World & Nation

2 Americans say they’ll face trial soon in North Korea, seek U.S. help

Jeffrey Edward Fowle
In this image taken from video, Jeffrey Fowle speaks with reporters at an undisclosed location in North Korea on Friday. Fowle and Matthew Miller, another American charged with “anti-state” crimes, told the Associated Press that they expect to be tried soon.
(Associated Press)

Two Americans detained in North Korea expect to be tried soon, they told the Associated Press on Friday, and are pleading with the U.S. government to obtain their release.

Jeffrey Fowle and Matthew Miller, who were detained three months ago, told an AP Television crew that they were healthy and were being treated well.

But Fowle, a 56-year-old from Ohio, said he was afraid of what might happen next.

“The horizon for me is pretty dark,” he told the AP crew. “I need help to extricate myself from this situation. I ask the government for help in that regards.”


Fowle told the TV crew that the window for securing his release was closing. “It will be coming relatively soon, maybe within a month.” A trial date has not been set, the AP said.

“I expect soon I will be going to trial for my crime and be sent to prison,” Miller told the TV crew. “I have been requesting help from the American government, but have received no reply.”

Both men were detained in April.

The North Korean government announced in June that they would be tried for “perpetrating hostile acts” after entering the country. The government news agency reporting the news did not specify what the alleged hostile acts were.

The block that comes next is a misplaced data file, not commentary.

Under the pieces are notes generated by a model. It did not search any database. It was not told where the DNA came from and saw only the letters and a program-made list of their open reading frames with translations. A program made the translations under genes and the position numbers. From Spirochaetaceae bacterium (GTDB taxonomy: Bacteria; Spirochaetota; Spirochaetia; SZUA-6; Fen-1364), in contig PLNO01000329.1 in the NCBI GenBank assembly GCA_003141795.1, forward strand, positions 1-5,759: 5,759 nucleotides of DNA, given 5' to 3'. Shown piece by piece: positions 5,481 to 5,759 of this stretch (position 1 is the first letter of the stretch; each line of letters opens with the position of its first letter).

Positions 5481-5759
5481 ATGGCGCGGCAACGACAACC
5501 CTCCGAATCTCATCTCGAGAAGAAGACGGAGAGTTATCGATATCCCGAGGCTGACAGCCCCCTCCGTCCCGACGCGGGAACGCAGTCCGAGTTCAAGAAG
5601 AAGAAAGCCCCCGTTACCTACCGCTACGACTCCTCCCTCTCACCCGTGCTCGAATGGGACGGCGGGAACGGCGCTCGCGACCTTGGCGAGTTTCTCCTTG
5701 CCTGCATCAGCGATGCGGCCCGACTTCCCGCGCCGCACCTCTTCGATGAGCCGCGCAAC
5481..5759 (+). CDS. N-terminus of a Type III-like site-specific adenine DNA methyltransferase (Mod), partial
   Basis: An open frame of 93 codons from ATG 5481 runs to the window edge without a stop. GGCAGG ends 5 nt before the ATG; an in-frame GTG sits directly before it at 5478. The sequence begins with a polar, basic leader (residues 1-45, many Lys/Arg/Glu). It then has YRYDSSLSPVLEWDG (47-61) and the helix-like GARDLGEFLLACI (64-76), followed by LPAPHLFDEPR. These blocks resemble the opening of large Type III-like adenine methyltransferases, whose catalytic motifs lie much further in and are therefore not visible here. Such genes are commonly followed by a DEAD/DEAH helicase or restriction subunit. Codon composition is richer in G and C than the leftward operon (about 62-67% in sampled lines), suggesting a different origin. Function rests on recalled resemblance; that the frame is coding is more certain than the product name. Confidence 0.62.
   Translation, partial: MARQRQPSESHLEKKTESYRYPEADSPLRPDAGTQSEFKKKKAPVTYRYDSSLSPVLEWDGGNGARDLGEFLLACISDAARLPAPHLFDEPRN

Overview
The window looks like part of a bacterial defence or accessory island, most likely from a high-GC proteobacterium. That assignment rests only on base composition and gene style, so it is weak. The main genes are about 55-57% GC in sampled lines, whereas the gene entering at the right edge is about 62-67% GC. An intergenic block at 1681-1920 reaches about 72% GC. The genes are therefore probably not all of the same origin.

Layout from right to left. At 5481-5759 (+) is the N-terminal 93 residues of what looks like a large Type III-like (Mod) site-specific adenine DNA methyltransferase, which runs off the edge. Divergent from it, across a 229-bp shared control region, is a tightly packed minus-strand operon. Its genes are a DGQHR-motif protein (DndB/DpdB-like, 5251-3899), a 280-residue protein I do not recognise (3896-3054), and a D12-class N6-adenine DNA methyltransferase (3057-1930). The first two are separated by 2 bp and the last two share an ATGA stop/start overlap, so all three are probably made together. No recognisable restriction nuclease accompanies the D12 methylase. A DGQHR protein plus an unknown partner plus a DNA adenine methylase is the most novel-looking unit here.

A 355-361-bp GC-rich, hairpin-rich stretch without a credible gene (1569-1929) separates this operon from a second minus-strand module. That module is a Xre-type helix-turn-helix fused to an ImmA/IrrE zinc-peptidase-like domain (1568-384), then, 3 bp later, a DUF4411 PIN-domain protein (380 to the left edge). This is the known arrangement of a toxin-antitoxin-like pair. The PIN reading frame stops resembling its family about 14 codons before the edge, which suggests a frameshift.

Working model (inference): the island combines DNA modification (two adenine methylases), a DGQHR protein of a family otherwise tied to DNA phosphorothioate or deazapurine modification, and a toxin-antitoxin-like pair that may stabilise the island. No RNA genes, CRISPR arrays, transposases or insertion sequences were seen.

North Korean officials detained Miller, 24, saying he’d torn up his tourist visa and sought asylum there.

The Associated Press, citing diplomatic sources, reported that North Korean officials detained Fowle for allegedly leaving a Bible in a nightclub, but his family denied that he was on a religious mission.

A spokesman for the U.S. Embassy in Beijing told the Los Angeles Times in June that State Department authorities were in “regular contact” with both men’s families. He also said that Swedish officials in Pyongyang had been allowed consular access to Miller and Fowle.

In May, the U.S. State Department warned tourists against traveling to North Korea.

“Travel by U.S. citizens to North Korea is not routine, and U.S. citizen tourists have been subject to arbitrary arrest and long-term detention,” the advisory said. “Do not assume that joining a group tour or use of a tour guide will prevent your arrest or detention by North Korean authorities.”

North Korea is also holding Korean American Kenneth Bae, a tour guide and missionary who has been imprisoned there for more than a year. He is serving a sentence of 15 years hard labor for “hostile acts.”

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